Ginobili had a rough night himself, but his huge triple completed a massive Spurs rally with a win.

    San Antonio trailed by as many as 16 points in the final period, but marshaled its veteran grit to claw back against a Golden State squad that effectively froze up down the stretch.

    Oh, and if you're wondering what on Earth Jarrett Jack was thinking when he switched off of Ginobili despite the absence of a screen, you're not alone.

3. KD Doesn't Need a TO

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    Too often, coaches muck up late-game sequences by calling timeouts in situations like the one Kevin Durant found himself in at the end of Game 1 against the Memphis Grizzlies.

    A scattered, semi-transition scenario is generally an advantage for the offensive team, as defenders are scrambling to find their matchups and everything's happening in a blur.

    Durant made the most of OKC's last possession against the Grizzlies, taking a rebound up the floor and pulling up in isolation to hit the go-ahead jumper. Had the Thunder opted to use one of their two remaining stoppages, it's hard to imagine they'd have done anything other than isolate Durant and hope he could score against a dug-in Memphis defense.

    It's safe to say this worked out better for Oklahoma City.

2. Chris Paul and L.A.'s High Point

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    As you watch the video above, note how terrified Mike Conley is of leaving Jamal Crawford open in the right corner. Instead of stepping in to shut down Chris Paul's driving lane, he stayed glued to his man.

    That just goes to show that for every great offensive play, there's usually a defensive head-scratcher that helps make it possible. In fact, you could toss in Tony Allen's perplexing decision not to force Paul to his left hand an even bigger blunder.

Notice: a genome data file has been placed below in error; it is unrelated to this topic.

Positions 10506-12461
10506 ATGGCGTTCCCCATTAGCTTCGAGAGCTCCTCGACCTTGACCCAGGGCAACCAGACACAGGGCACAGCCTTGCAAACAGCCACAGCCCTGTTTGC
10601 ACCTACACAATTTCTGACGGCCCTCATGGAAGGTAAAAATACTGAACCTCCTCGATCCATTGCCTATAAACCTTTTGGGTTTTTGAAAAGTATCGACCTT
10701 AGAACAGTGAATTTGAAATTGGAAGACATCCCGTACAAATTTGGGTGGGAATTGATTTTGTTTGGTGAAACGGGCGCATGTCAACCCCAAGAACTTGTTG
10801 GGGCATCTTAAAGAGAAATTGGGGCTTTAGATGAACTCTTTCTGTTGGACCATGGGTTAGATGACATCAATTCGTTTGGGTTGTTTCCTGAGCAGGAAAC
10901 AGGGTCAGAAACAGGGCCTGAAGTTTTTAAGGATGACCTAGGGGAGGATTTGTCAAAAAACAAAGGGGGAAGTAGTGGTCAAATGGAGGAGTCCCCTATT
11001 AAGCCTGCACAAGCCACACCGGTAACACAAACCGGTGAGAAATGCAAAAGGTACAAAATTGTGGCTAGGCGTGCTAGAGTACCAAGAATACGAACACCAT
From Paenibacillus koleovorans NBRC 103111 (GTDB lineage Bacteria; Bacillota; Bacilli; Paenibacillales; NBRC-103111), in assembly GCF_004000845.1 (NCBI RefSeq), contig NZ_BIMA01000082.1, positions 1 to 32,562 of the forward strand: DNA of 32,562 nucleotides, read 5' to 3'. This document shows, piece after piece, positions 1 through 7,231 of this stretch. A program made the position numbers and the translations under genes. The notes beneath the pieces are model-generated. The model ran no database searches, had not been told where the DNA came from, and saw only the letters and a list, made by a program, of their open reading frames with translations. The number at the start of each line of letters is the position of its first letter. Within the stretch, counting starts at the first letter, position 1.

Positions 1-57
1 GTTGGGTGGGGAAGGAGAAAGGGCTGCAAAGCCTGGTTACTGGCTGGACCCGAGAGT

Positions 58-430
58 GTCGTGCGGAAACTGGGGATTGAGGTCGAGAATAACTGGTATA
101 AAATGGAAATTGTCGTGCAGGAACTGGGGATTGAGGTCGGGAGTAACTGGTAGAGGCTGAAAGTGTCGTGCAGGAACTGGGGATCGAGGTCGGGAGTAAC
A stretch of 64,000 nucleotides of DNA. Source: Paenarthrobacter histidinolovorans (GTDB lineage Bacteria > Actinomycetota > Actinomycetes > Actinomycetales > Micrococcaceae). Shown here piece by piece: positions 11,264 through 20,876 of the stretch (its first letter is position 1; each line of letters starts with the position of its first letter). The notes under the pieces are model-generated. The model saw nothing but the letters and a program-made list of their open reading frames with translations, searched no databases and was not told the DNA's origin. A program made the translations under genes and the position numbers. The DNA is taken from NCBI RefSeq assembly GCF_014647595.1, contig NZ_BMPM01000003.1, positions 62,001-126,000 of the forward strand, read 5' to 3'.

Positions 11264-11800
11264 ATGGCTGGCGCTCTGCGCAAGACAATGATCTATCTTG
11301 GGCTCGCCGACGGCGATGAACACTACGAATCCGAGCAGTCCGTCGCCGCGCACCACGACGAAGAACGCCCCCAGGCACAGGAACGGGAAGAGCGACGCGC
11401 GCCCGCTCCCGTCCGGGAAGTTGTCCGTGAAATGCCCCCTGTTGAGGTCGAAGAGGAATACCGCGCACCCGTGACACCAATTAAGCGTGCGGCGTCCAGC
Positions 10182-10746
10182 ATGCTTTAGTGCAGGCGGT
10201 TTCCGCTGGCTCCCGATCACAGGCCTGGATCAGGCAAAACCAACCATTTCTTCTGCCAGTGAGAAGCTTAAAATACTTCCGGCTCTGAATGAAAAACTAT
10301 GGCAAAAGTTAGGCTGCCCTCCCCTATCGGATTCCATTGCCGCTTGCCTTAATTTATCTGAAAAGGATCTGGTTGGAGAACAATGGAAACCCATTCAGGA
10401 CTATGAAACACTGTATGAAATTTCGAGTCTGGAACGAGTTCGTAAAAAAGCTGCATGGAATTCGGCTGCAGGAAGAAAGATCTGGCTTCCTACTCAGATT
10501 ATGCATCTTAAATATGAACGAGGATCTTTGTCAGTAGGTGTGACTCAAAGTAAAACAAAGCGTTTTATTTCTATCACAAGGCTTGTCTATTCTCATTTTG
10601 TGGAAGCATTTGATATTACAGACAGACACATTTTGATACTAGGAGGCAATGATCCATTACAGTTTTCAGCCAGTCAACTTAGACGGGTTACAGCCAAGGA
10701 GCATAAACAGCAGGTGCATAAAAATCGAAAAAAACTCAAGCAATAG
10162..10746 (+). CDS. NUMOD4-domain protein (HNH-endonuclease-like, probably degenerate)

Anyway, Paul's running banker constituted the Los Angeles Clippers' absolute apex of the 2012-13 season. When the ball dropped through the net, L.A. was in possession of a 2-0 lead against Memphis and looked like a team prepared to roll into a deep playoff run.

    Four straight Grizzlies wins later, Paul and the Clippers were finished.

    That fact shouldn't detract from the shot in question, though. It literally won a game at the buzzer, which is something none of the other entries on this list can boast. Of course, it also has the distinction of marking the Clips' downfall.

    So it's a mixed bag, really.

1. Nate's Party

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    After scoring 23 points in a fourth-quarter blitz that still doesn't seem like it really happened, Nate Robinson outdid himself in overtime of Game 4 against the Nets.

    The go-ahead bucket he tossed in over Deron Williams with 1.7 seconds left in the first overtime was a perfect encapsulation of his game.

    It was a horrible shot; there's no other way to say it. The ball practically dripped with the irrational confidence he had been oozing all game long, and the unintentional backboard use seemed absolutely appropriate.

    He was on fire, and for the first time in a while, Robinson's actual output matched his own belief in how good he was.

    No, it wasn't a game-winning shot. And yes, Johnson erased it with his own runner on the next possession. But still, Robinson's improbable heave has become the signature moment of these playoffs.

    There's plenty of time left, but so far, nobody has topped Robinson's clutch shot.